10 Natural Ways to Treat and Prevent Varicose Veins

  • Varicose veins develop when the valves facilitating blood flow become weak or damaged.
  • When blood pools in the veins, they may swell and bulge out from underneath the skin, which make them a lot more noticeable.
  • Varicose veins can be treated medically, but there are also several home treatments that can help alleviate symptoms.

What are varicose veins?

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The small valves in a person’s veins are usually responsible for stopping blood from flowing backward. So when these valves become weak or damaged, blood can pool in the veins, which can lead to swelling.

Varicose veins usually appear swollen, enlarged, and twisted. They can be dark blue or purple in color, and often bulge out from underneath the skin, which make them a lot more noticeable.

Varicose veins can be accompanied by other symptoms such as swelling of the feet and ankles, heaviness in the legs, muscle cramps, burning or throbbing sensation in the legs, or dry and itchy skin over the varicose vein.

The condition affects around 20 percent of adults.

While there are a number of medical treatments, there are also treatments you can do at home to help reduce the appearance and pain of varicose veins.

Ten Ways to Treat and Prevent Varicose Veins

1. Massage

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A gentle massage around the affected areas can help promote blood flow. You can also use a moisturizer or gentle massage oils for optimal effects.

Make sure to avoid pressing directly on the veins, however, to prevent damaging fragile tissues.

2. Compression stockings

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Compression stockings work by applying pressure to the legs, aiding the muscles and veins to move blood upward to the heart.

Wearing knee-high compression stockings with a pressure of 18 to 21 mmHg for one week helps reduce pain and aching, according to a 2018 study.

3. Plant extracts

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Horse chestnut extract may help reduce leg pain, heaviness, and itching. Sea pine extract and Butcher’s broom extract, meanwhile, may reduce leg swelling, or edema.

Make sure to dilute plant extracts and essential oils in carrier oils before applying topically or using in a diffuser for aromatherapy.

4. Grape seed extract

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According to the National Institute of Health, orally consuming grape seed extract helps reduce swelling in the lower legs as well as other symptoms.

Avoid taking grape seed extract if you are also taking blood-thinning medication, however, since the combination may increase the risk of bleeding.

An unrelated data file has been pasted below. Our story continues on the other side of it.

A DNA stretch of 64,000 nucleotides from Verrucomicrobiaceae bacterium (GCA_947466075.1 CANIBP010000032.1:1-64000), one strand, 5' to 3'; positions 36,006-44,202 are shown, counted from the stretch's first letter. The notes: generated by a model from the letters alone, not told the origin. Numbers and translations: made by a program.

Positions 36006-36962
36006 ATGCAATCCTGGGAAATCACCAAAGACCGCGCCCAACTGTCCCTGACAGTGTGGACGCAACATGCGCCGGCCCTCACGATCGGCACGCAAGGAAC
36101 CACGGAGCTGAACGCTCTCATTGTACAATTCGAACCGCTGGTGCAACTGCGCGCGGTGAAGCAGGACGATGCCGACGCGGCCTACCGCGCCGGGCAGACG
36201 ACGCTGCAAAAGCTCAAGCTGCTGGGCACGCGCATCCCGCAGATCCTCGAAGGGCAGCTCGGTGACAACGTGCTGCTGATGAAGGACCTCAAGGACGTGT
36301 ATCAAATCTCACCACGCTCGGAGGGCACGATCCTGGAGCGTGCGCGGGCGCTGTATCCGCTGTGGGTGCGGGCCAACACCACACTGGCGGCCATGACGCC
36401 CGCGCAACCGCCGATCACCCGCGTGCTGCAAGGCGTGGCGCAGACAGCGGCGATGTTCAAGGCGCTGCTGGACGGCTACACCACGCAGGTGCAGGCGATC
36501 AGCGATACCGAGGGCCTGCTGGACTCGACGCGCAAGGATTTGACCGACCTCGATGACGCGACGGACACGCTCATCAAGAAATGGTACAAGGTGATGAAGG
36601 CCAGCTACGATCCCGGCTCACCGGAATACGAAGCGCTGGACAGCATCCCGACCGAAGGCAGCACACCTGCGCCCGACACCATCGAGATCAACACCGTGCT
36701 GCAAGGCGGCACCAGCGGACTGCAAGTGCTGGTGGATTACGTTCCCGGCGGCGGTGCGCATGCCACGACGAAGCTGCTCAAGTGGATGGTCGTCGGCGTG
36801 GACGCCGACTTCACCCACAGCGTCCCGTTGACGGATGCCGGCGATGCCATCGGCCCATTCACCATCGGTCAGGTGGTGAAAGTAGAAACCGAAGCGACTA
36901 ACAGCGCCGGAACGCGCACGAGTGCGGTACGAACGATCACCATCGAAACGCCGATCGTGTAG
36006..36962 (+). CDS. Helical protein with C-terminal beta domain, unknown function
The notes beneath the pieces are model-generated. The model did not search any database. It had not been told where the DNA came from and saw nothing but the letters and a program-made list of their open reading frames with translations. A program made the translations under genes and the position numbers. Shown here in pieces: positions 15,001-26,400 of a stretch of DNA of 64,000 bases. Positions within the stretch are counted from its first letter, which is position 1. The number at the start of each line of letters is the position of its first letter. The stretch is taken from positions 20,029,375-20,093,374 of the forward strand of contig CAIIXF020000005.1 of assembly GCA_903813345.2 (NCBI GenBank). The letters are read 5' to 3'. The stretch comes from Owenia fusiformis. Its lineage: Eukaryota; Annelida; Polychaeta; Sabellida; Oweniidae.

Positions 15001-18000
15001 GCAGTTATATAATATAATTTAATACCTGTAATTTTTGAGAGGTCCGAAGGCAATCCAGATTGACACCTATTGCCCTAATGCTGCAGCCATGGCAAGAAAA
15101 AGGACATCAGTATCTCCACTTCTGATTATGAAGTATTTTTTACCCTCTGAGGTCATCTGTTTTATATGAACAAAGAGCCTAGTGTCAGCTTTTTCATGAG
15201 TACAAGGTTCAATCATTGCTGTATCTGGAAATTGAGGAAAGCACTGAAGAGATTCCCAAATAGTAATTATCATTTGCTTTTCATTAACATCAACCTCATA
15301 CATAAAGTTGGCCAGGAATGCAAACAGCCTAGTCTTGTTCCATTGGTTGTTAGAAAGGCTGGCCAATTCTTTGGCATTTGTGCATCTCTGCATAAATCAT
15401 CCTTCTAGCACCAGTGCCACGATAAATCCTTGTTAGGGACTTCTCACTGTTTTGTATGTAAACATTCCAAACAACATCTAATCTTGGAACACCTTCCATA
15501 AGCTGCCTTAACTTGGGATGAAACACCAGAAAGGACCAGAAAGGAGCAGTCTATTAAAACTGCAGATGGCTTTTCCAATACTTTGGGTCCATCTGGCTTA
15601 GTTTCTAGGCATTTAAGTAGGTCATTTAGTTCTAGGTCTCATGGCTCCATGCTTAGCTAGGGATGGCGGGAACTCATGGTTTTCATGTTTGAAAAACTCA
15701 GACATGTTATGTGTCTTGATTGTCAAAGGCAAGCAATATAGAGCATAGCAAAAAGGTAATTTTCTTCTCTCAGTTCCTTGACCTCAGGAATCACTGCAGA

5. Flavonoids

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Flavonoids help improve blood circulation, reduce blood pressure in the arteries, and relax blood vessels — which may help shrink varicose veins.

Foods rich in flavonoids include:

  • vegetables, particularly onions, bell peppers, broccoli, and spinach
  • garlic
  • citrus fruits, apples, blueberries, cherries, and grapes
  • cocoa

6. Improved diet

Minimize water retention by avoiding salty foods. Switch to potassium-rich foods such as leafy vegetables, almonds, pistachios, salmon, tuna, lentils, and potatoes.

To prevent constipation — straining that can aggravate damaged valves — consume fiber-rich foods such as whole-grain foods, nuts, and seeds.

Excess weight increases the risk of varicose veins, so weight loss can reduce swelling, discomfort, and pressure on the veins.

7. Regular exercise

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Regular physical activity promotes blood circulation and lowers blood pressure.

Try low-impact exercises that target the calf muscles without excessive strain, such as yoga, walking, cycling, or swimming.

8. Keep moving

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Avoid prolonged sitting or sitting with crossed legs, since this can restrict blood flow.

If your work entails long periods of sitting, set an hourly alarm to get up and move around or at least change your position.

9. Keep the legs elevated

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If you know that you’ll be sitting down for a long time, try to keep your legs elevated at about the same height as the heart or above to promote good circulation.

This lets gravity help the blood flow smoothly back to the heart, reducing pressure from the leg veins.

10. Choose non-restricting clothing


Tight-fitting clothes, such as skinny jeans, can restrict blood flow.

Improve your circulation by wearing loose-fitting clothes for your lower body. You may also switch to flat shoes instead of high heels.


Source: Medical News Today

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